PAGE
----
Did you miss some news this week? You’ve come to the right place! Here’s a collection of the top headlines in agriculture.
Congress enacts tentative rail agreement
The U.S. House of Representatives passed legislation Wednesday averting a nationwide rail strike after President Biden ordered Congress to step in. The Senate followed suit and passed the bill on Thursday, but senators voted down the amendment to offer rail workers seven days of paid sick time. The legislation now heads to the President to get signed into law avoiding the anticipated rail strike set to begin December 9.
EPA proposes biofuels blending requirements
The Environmental Protection Agency released the proposed Renewable Fuels Standard “Set” rule Thursday morning, which increases the amount of ethanol and biofuels oil refiners must blend into fuel for the next three years. The rule received mixed reviews from energy groups. EPA is expected to finalize the rule by June 2023.
Report shares promising fertilizer outlook
A new report from RaboResearch says fertilizer prices could settle in 2023. If historic trends observed in the past continue – especially trends following the 2008 Global Financial Crisis – then prices should slide in the coming months according to senior analyst Bruno Fonseca.
Vilsack steps in on Mexico’s GMO corn ban
Agriculture Secretary Tom Vilsack met with Mexican President Andrés Manuel López Obrador in Mexico City on Nov. 28 to discuss Mexico’s plan to end imports of corn grown using biotechnology and certain herbicides by 2024. While President Lopez Obrador seems to be loosening restrictions on yellow corn imported for feed, he stands firm on banning white corn typically used for human consumption. Vilsack says the U.S. government is prepared to take legal action against Mexico if an agreement is not reached.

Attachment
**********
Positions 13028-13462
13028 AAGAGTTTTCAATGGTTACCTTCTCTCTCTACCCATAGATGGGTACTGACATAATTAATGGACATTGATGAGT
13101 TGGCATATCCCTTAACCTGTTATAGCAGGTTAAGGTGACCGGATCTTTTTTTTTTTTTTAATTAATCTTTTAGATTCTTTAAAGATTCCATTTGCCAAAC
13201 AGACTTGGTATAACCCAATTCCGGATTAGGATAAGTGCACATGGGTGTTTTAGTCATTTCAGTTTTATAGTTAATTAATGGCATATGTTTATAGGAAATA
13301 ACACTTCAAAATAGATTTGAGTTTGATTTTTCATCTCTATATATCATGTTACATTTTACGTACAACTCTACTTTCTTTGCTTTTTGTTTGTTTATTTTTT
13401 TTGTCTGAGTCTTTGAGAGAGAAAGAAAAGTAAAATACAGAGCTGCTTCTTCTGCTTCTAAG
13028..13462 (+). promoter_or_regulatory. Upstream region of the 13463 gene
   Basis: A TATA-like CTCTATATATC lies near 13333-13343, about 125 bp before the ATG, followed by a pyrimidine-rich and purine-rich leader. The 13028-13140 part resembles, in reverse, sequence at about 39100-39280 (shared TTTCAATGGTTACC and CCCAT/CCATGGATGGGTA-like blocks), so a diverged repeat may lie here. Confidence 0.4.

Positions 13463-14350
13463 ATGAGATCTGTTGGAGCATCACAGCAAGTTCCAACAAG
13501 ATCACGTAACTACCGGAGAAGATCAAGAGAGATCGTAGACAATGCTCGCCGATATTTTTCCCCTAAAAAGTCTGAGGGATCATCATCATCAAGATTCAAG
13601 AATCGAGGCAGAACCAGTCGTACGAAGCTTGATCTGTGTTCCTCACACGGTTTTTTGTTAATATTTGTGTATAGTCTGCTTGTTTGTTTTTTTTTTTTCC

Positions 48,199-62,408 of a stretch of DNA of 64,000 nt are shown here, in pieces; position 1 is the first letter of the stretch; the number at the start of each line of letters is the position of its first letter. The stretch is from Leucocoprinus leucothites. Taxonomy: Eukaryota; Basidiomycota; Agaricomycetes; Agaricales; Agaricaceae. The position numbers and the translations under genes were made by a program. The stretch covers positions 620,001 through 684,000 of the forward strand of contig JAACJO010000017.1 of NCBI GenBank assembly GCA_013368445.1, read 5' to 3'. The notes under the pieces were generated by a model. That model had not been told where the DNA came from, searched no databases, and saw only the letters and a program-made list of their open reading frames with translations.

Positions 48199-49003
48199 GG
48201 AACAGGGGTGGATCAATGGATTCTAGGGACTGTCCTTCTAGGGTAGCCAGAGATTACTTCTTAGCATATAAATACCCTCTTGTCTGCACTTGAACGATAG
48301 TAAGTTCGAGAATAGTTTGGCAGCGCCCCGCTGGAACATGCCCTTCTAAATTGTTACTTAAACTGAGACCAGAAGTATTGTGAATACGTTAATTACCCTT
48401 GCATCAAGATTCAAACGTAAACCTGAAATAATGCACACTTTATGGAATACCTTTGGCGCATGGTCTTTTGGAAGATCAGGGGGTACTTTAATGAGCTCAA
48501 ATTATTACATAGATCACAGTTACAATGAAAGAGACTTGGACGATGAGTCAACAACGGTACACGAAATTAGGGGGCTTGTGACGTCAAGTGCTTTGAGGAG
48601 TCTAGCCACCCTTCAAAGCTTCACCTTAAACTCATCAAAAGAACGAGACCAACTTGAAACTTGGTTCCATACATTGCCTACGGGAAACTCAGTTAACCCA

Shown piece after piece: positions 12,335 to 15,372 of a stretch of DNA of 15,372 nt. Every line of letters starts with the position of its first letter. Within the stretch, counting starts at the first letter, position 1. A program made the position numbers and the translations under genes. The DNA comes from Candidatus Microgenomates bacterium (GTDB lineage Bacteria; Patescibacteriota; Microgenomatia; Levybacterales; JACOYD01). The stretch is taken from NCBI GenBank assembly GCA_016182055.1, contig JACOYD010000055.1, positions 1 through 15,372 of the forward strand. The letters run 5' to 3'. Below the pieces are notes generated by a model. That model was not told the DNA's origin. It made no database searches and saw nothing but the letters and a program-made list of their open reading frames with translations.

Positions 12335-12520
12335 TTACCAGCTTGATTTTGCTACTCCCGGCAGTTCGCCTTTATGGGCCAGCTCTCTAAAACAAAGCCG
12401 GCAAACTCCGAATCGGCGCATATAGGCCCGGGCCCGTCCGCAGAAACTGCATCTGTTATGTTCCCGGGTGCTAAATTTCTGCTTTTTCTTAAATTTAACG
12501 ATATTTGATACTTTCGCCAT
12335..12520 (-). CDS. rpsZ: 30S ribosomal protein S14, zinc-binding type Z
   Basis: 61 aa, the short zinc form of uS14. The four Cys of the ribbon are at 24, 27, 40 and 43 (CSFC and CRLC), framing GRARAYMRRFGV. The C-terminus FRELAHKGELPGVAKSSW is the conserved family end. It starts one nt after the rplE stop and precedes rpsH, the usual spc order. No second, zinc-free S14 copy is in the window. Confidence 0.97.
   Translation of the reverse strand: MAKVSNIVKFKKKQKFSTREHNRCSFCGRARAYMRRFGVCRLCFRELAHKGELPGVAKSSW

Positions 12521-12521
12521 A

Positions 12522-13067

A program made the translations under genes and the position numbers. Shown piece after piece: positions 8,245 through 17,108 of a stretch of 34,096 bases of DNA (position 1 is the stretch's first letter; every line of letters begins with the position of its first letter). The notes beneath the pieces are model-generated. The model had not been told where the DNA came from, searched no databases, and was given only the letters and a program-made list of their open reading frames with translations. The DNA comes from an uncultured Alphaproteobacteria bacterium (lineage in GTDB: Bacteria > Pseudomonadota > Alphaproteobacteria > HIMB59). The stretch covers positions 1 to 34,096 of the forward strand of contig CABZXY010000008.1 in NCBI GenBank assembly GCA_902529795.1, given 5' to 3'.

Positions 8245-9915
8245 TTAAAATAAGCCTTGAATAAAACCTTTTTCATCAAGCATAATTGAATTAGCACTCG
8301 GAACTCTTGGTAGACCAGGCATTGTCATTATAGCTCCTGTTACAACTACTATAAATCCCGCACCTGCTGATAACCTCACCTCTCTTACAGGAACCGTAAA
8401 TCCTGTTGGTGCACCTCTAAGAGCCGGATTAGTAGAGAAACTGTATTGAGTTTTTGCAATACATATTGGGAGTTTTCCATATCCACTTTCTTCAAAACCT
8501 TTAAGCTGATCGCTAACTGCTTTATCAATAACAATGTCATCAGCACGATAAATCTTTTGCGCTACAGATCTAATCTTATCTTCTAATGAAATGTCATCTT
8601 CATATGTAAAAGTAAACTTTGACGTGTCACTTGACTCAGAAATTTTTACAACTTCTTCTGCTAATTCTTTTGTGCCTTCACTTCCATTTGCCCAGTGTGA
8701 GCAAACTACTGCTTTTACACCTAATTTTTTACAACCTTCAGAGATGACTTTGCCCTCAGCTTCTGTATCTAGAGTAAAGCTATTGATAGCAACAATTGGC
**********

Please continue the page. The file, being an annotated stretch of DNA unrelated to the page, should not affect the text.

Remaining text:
FMCSA denies extended trucking hours
The Federal Motor Carrier Safety Administration denied the application from a collection of farm organizations to grant an exemption from hours of service rules for truckers transporting live animals. The farm groups say HOS regulations place the well-being of livestock at risk during transport and cause a burden for livestock haulers – especially those in rural areas.
Corteva acquires independent biologicals company
Corteva is expanding into biologicals with its announced agreement to acquire Stoller Group. The Houston-based company is considered one of the largest independent biological companies in the ag market with operations and sales in more than 60 countries. Stoller has forecasted revenues in 2022 above $400 million.
Check off your Christmas shopping list
Farmers can be tough folks to buy gifts for. But we've got some ideas! We all love an extravagant, not-really-needed-but-wanted gift, but who doesn't love to open up something they definitely needed, and maybe didn't know they wanted? Here’s a collection of practical gifts every farmer is sure to love.